I guess what’s really important to me, especially as I finish Ambrosia (and, in turn, the Flowering series) is the concept of New Adult fiction. I spent ten years teaching high school and I’ve also worked as a rape crisis and mental health counselor. In my experience, adolescence and the period directly thereafter can be incredibly confusing. Add to that this idea that you’re 18 and an adult now, so you better have all the answers, and no wonder it’s such a challenge. When I first learned about the push toward New Adult, I was intrigued. Here was an opportunity, both as a writer and a reader, to explore the topics and issues that YA starts to touch, but is often held back from exploring in depth. Because the YA target audience is so diverse in age (usually 12-18), many writers, not to mention publishers, shy away from getting too intense with topics of sexuality, abuse, violence, etc., because although it may be needed for those 16-18 year-olds, it’s scary to imagine a 12-year-old thinking about those things.

I’m not interested in addressing the delusion that high school freshmen don’t have sex. They do. We all know they do. My high school freshmen students knew more about sex, drugs, and violence than I did as someone in her mid-30’s (who wasn’t completely ignorant of them, either). Let’s just assume that sex and suicide and real-life issues are still vague to most YA readers. Now, here is this new genre that addresses those concepts with 18-25 year-olds. Obviously, college students have sex. A lot of it, if you consider statistics. Tinder is not a popular app because people love firewood. When I set out to write about college and started the Flowering series, I went into it with a simple thought in mind. This was going to be YA for real New Adults. This would address the issues at the heart of growing up, but it was also going to have a lot of sex, because college kids do. These characters, in particular, have a lot of sex for two reasons.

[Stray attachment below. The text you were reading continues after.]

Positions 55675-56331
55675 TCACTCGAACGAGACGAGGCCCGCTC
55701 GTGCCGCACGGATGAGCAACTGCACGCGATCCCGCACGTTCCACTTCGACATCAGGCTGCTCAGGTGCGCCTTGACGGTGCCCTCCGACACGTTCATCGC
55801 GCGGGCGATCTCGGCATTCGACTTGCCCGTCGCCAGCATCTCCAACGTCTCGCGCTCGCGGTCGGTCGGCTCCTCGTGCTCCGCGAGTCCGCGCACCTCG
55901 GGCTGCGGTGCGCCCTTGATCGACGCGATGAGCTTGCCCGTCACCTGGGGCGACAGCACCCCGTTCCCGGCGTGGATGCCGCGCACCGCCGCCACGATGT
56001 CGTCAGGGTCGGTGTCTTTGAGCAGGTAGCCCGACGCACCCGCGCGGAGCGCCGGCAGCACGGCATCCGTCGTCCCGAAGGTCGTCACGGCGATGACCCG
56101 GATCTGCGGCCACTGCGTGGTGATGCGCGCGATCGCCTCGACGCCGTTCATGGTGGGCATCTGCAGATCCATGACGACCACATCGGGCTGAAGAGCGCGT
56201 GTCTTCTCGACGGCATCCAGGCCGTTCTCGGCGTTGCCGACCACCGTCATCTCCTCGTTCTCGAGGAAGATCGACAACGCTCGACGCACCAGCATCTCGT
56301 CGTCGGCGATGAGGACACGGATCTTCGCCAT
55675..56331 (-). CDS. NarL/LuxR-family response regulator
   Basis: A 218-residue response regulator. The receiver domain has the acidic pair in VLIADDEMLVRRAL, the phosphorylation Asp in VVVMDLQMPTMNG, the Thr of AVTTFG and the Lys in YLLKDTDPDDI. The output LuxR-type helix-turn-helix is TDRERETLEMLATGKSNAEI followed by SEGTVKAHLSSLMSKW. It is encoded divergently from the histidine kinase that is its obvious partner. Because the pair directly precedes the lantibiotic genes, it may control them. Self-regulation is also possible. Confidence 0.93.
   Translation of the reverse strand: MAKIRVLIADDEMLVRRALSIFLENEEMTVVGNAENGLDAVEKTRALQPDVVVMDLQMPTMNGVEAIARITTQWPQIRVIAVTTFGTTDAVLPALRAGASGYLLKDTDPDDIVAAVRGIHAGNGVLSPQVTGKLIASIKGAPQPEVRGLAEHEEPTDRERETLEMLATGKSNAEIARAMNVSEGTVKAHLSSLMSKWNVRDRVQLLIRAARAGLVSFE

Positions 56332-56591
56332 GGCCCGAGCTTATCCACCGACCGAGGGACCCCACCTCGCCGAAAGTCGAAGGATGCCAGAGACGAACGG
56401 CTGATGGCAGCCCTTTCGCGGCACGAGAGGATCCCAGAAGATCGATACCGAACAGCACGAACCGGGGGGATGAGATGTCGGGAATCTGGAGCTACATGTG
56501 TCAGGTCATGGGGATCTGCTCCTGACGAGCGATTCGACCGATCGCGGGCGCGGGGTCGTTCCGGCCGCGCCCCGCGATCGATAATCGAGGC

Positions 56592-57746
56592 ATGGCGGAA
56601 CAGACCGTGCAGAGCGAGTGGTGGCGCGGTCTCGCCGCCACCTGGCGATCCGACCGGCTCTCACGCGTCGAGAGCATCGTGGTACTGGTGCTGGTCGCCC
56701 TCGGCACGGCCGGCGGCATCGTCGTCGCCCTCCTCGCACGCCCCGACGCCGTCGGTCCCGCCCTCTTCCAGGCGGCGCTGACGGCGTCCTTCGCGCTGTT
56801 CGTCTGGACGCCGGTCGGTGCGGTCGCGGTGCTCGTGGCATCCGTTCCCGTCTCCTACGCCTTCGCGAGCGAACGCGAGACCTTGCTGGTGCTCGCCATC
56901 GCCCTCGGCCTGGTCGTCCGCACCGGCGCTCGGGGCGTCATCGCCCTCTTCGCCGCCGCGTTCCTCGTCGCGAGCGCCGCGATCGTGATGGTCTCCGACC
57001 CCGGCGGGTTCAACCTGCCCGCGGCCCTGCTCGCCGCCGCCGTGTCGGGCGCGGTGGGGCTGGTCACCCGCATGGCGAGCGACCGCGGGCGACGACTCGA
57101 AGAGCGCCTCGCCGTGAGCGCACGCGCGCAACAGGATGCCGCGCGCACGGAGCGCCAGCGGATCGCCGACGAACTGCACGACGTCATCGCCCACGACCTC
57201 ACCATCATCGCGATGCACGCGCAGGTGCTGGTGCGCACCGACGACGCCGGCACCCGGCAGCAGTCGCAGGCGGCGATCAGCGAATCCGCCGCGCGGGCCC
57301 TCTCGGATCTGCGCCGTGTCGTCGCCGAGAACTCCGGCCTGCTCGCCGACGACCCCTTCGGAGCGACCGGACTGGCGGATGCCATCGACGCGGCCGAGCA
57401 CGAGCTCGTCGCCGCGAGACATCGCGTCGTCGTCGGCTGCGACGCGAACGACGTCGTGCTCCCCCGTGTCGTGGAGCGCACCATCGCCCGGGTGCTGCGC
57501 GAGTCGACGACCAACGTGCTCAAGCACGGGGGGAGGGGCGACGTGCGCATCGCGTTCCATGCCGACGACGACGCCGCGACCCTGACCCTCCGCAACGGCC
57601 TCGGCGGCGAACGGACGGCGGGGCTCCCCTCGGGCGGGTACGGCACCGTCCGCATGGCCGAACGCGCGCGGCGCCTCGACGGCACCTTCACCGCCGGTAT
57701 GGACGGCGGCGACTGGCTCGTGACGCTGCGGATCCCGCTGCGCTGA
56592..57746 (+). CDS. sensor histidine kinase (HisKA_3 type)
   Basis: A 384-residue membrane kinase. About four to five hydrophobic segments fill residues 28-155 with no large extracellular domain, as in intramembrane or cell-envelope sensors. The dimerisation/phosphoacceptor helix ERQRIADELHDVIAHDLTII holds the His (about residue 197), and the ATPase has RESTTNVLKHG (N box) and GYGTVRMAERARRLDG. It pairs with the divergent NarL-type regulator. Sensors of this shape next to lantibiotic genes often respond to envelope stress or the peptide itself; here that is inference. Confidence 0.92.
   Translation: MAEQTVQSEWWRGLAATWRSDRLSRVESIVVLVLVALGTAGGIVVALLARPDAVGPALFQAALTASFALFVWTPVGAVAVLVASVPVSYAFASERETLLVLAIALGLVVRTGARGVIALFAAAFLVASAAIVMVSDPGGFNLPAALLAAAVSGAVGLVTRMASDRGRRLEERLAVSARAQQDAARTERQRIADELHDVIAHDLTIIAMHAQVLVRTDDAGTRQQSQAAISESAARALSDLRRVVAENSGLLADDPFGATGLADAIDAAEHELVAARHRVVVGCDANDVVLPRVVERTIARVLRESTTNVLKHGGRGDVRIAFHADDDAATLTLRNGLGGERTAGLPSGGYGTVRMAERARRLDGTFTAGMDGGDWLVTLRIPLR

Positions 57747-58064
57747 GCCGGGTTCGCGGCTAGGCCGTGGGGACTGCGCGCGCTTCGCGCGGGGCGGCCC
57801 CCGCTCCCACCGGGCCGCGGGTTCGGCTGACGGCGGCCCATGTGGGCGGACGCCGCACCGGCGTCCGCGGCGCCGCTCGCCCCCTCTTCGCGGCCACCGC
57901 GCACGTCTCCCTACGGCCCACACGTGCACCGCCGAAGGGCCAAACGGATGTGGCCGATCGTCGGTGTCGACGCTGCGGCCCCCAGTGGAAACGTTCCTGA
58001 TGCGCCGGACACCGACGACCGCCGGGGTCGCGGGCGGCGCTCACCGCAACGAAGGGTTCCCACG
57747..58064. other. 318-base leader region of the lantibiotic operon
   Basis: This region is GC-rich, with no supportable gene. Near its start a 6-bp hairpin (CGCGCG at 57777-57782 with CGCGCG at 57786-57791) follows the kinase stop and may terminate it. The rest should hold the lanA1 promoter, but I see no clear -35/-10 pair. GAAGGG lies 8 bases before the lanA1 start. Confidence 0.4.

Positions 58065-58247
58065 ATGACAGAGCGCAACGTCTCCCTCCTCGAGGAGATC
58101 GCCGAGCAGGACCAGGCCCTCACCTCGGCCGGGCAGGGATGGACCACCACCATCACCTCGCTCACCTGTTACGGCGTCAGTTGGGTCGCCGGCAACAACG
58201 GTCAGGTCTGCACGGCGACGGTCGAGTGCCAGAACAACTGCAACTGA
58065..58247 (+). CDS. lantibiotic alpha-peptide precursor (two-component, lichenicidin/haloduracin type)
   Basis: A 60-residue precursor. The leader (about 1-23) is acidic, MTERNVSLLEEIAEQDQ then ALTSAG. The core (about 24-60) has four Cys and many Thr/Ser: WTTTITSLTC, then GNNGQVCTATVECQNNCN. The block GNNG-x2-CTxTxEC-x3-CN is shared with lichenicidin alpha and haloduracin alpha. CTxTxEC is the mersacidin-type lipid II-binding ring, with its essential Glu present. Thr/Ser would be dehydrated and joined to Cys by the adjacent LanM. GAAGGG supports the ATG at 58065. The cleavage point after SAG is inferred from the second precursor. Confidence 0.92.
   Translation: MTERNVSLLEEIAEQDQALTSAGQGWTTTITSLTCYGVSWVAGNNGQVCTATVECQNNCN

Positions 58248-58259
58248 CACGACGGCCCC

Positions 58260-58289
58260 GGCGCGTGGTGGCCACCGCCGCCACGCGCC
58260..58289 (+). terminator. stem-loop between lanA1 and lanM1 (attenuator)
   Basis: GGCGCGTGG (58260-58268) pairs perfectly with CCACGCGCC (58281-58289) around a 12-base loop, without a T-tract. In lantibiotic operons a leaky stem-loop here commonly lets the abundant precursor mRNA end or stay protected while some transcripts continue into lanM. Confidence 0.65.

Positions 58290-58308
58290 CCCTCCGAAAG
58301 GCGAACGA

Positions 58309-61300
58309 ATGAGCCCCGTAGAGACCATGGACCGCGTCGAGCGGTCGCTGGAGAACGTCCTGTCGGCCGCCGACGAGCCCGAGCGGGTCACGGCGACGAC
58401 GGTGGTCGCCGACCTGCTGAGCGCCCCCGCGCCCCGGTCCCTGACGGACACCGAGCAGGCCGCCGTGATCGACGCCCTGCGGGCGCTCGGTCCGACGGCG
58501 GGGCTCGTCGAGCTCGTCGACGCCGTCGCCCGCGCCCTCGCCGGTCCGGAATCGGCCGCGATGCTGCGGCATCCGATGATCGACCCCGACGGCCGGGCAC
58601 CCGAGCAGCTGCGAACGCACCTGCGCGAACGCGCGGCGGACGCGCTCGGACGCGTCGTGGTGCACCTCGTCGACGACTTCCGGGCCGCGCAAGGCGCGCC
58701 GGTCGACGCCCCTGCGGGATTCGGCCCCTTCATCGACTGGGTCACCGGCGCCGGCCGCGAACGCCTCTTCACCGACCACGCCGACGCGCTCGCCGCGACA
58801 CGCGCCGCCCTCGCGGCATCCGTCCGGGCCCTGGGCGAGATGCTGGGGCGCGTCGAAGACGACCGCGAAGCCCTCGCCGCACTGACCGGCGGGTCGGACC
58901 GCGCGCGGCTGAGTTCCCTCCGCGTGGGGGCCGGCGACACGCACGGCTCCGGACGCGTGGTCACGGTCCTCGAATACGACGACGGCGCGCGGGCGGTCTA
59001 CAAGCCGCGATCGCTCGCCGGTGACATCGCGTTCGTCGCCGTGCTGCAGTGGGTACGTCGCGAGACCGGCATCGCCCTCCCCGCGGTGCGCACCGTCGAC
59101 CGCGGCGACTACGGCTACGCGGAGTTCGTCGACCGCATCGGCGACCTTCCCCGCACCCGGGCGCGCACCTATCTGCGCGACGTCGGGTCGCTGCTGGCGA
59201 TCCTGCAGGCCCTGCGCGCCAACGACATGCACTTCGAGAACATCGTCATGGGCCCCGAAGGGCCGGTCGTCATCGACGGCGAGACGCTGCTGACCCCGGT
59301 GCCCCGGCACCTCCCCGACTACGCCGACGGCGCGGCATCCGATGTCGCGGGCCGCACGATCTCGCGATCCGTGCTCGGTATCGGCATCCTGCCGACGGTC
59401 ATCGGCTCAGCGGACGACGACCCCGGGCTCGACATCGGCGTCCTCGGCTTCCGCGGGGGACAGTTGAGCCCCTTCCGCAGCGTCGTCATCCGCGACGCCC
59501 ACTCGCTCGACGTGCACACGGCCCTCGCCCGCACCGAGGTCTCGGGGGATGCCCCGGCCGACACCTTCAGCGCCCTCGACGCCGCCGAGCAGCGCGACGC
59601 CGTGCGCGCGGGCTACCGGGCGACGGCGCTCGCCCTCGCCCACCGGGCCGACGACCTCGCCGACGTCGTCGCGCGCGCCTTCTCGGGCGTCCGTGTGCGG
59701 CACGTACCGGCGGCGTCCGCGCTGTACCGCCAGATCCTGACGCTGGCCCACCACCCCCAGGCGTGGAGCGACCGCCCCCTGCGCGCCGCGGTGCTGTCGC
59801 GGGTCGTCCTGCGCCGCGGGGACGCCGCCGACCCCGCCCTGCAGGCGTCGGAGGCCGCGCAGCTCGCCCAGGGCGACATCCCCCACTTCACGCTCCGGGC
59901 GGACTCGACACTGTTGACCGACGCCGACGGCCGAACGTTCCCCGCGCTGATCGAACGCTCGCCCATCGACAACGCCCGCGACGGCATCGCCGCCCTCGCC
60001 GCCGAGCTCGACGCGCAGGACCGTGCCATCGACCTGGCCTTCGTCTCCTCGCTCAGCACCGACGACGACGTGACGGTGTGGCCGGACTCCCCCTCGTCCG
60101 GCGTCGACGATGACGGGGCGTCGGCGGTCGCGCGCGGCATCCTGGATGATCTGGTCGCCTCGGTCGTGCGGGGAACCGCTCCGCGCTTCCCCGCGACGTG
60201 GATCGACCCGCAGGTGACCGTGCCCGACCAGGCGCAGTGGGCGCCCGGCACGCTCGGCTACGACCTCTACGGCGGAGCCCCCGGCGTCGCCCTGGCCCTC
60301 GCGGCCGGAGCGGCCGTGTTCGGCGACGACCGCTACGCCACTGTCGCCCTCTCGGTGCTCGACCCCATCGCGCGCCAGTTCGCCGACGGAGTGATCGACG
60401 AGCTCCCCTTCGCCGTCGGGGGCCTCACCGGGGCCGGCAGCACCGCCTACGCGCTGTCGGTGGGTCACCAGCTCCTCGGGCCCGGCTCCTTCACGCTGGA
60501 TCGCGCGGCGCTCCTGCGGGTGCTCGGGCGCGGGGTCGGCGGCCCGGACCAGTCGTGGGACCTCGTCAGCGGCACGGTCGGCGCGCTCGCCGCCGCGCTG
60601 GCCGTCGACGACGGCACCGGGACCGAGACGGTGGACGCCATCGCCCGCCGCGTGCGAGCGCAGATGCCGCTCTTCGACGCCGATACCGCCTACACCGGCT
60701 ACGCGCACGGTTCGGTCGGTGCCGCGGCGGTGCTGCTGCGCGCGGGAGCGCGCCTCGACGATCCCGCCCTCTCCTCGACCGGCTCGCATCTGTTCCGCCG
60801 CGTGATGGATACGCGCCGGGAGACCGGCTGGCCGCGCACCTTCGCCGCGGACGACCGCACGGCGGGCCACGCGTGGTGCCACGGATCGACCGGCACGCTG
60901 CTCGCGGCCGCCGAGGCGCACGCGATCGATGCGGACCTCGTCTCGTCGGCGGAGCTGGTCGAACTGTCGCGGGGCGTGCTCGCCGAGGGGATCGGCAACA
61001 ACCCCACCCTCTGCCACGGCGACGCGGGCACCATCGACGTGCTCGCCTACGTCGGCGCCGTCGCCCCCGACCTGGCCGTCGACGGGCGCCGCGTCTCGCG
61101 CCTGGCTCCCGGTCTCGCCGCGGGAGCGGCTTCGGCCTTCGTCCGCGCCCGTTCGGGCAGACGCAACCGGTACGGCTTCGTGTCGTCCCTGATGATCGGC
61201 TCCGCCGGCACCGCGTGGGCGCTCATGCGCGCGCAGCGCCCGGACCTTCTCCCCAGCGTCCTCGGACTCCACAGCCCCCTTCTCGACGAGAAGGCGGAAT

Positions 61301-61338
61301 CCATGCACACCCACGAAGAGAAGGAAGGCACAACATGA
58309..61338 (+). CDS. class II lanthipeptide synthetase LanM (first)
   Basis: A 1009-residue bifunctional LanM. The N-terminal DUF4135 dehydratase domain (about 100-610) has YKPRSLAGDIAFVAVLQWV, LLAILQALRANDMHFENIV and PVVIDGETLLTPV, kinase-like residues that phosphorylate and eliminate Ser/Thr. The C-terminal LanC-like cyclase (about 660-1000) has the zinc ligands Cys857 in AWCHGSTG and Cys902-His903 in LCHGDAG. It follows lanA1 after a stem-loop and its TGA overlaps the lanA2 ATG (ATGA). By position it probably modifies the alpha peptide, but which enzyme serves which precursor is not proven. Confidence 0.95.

First, Alana. She’s a peripheral character to Jack and Lily’s love story, but she’s still integral to the series. She was raped and abused – by two different men – as a child. Over time, she has come to see herself as a whore, because everyone says she is. It’s not uncommon for young women, especially those who have been through this kind of trauma, to face confusion about sexuality. In Blue Rose, I really wanted to dig into that. What happens to a girl who is repeatedly used and abused? To a girl who believes her only value is in her body and her sexuality? She’s still normal in many ways, and she can’t identify why she enjoys sex, when it’s been so damaging. I think that’s an important topic and I believe we need to have these conversations. We have a tendency to be very puritanical about sex in this country. Meanwhile, Amazon’s bestseller charts are populated with books about young women being kidnapped by sex traders – and falling in love with their captors. I would rather deal with helping and healing women who have been tortured and abused than perpetuate the oversimplification of Stockholm Syndrome.